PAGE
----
MLB records set for major shakeup as Negro Leagues stats set to be officially recognized: report

Major League Baseball’s record books will look a lot different later this week.

The league is reportedly set to officially recognize statistics from the Negro Leagues and incorporate them into its own data.

MLB elevated Negro League stats as “major league” in 2020, a move they said was “a longtime oversight in the game’s history.” 

Since then, MLB has been working with the Elias Sports Bureau in order to figure out a way to incorporate them into MLB’s history.

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One player in particular, one you may have never heard of, will now be considered one of MLB’s all-time greats.

Josh Gibson has gone down in history as perhaps the best player to never suit up in an MLB game. He was known as the “Black Babe Ruth” during his playing career, with rumors speculating he had hit over 800 home runs in Negro and independent league play.

But now, the catcher will hold numerous MLB records, and he will now be in the GOAT conversation, without any intricacies.

Gibson’s true statistics remain a mystery, but according to USA Today, come Wednesday, Gibson will now hold the records for highest career batting average (.372, surpassing Ty Cobb’s .366), slugging percentage (.718, soon-to-be formerly held by Babe Ruth’s .690) and OPS (1.177, beating Ruth’s 1.164). He played in 602 Negro League games, according to Baseball-Reference.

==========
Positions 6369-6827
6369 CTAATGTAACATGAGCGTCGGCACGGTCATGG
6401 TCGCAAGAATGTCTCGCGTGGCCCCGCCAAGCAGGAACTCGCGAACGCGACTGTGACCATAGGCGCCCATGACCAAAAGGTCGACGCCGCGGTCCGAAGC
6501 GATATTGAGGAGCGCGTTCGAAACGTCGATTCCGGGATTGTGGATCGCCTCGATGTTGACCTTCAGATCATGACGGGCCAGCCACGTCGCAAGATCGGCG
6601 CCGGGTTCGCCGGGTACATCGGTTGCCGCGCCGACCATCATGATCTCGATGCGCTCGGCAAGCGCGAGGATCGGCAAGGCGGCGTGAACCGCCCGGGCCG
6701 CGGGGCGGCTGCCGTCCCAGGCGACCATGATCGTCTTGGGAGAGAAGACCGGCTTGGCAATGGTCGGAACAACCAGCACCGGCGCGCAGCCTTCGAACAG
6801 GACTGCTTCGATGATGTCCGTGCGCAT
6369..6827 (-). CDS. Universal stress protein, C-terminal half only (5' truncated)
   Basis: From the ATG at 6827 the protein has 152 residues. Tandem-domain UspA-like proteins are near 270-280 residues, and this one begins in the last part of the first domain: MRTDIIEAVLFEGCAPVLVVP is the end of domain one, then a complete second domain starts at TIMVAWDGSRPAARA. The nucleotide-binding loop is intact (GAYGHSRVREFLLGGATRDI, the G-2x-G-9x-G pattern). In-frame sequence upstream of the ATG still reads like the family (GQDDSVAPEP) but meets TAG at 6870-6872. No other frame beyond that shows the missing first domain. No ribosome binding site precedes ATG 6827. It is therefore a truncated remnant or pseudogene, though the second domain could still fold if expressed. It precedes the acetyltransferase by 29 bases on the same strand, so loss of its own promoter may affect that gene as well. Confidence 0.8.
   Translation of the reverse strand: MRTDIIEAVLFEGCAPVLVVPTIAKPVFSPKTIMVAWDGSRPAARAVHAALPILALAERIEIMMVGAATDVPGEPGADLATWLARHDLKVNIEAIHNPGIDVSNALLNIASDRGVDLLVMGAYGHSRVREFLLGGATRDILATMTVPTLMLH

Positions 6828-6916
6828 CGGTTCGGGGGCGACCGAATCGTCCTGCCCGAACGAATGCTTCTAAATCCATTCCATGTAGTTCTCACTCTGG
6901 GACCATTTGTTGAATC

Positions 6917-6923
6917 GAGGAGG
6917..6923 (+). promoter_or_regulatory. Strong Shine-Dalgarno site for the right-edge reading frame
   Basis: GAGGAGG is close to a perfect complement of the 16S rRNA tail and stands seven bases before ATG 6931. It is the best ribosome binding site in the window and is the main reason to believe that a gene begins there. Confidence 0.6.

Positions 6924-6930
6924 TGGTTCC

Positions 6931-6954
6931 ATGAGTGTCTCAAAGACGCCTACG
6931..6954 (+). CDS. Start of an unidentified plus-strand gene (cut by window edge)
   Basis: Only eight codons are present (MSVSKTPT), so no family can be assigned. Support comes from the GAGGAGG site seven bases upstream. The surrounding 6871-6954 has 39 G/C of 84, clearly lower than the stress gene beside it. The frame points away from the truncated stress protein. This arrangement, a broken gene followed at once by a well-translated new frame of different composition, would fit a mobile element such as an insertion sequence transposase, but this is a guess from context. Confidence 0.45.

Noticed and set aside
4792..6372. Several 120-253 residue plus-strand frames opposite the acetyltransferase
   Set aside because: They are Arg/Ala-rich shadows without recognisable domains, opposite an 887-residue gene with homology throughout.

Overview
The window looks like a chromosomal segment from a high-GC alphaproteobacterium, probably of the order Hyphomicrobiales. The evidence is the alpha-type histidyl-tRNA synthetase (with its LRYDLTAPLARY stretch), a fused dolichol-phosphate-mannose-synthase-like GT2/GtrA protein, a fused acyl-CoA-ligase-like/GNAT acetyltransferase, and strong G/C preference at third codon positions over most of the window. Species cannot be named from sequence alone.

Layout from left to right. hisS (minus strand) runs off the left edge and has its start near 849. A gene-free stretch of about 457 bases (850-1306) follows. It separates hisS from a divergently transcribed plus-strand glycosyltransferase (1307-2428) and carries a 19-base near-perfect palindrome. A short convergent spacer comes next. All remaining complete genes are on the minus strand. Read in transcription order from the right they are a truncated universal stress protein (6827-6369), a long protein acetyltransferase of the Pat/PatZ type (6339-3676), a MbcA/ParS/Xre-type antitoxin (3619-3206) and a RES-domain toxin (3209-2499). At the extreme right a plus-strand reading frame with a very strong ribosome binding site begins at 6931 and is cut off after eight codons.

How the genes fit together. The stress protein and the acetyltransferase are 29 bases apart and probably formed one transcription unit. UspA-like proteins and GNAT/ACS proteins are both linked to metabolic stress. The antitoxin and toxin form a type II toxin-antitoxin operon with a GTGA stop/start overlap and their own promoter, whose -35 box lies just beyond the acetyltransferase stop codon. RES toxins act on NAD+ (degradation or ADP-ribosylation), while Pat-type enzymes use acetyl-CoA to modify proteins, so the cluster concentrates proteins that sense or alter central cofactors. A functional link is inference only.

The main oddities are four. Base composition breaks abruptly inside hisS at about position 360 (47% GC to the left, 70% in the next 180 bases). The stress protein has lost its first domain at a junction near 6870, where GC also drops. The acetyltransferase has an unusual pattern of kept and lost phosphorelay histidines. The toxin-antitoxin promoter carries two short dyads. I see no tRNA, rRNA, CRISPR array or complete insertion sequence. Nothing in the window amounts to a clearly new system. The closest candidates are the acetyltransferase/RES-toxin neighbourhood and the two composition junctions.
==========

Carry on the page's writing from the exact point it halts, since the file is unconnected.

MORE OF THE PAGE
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The outlet says his .446 average in 1943 for the Homestead Grays will now be a record, as will his .974 slugging percentage from 1937 — that record was held by Barry Bonds, who slugged .863 in his 73-homer 2001 season. 

He also will hold the two-best single seasons in terms of OPS, including his 1.474 from 1937, also beating out Bonds.

Despite his successes, it was Jackie Robinson, not Gibson, who broke the color barrier in 1947, three months after Gibson died at the age of 35. Gibson’s last professional game was the year prior, after being named a Negro League All-Star for the 12th time.

Gibson was inducted into the Baseball Hall of Fame in 1972, the same year Robinson died.

Gibson isn’t threatening any cumulative numbers, as the Negro League season was much shorter than the 162 games played today — and the 154 played in the majors during his career.

His Hall of Fame plaque does read that he hit approximately 800 home runs, but given the lack of total data, and inconsistent statistics, the true number remains unknown. Baseball-Reference lists the total at 166, while MLB recognizes 194.

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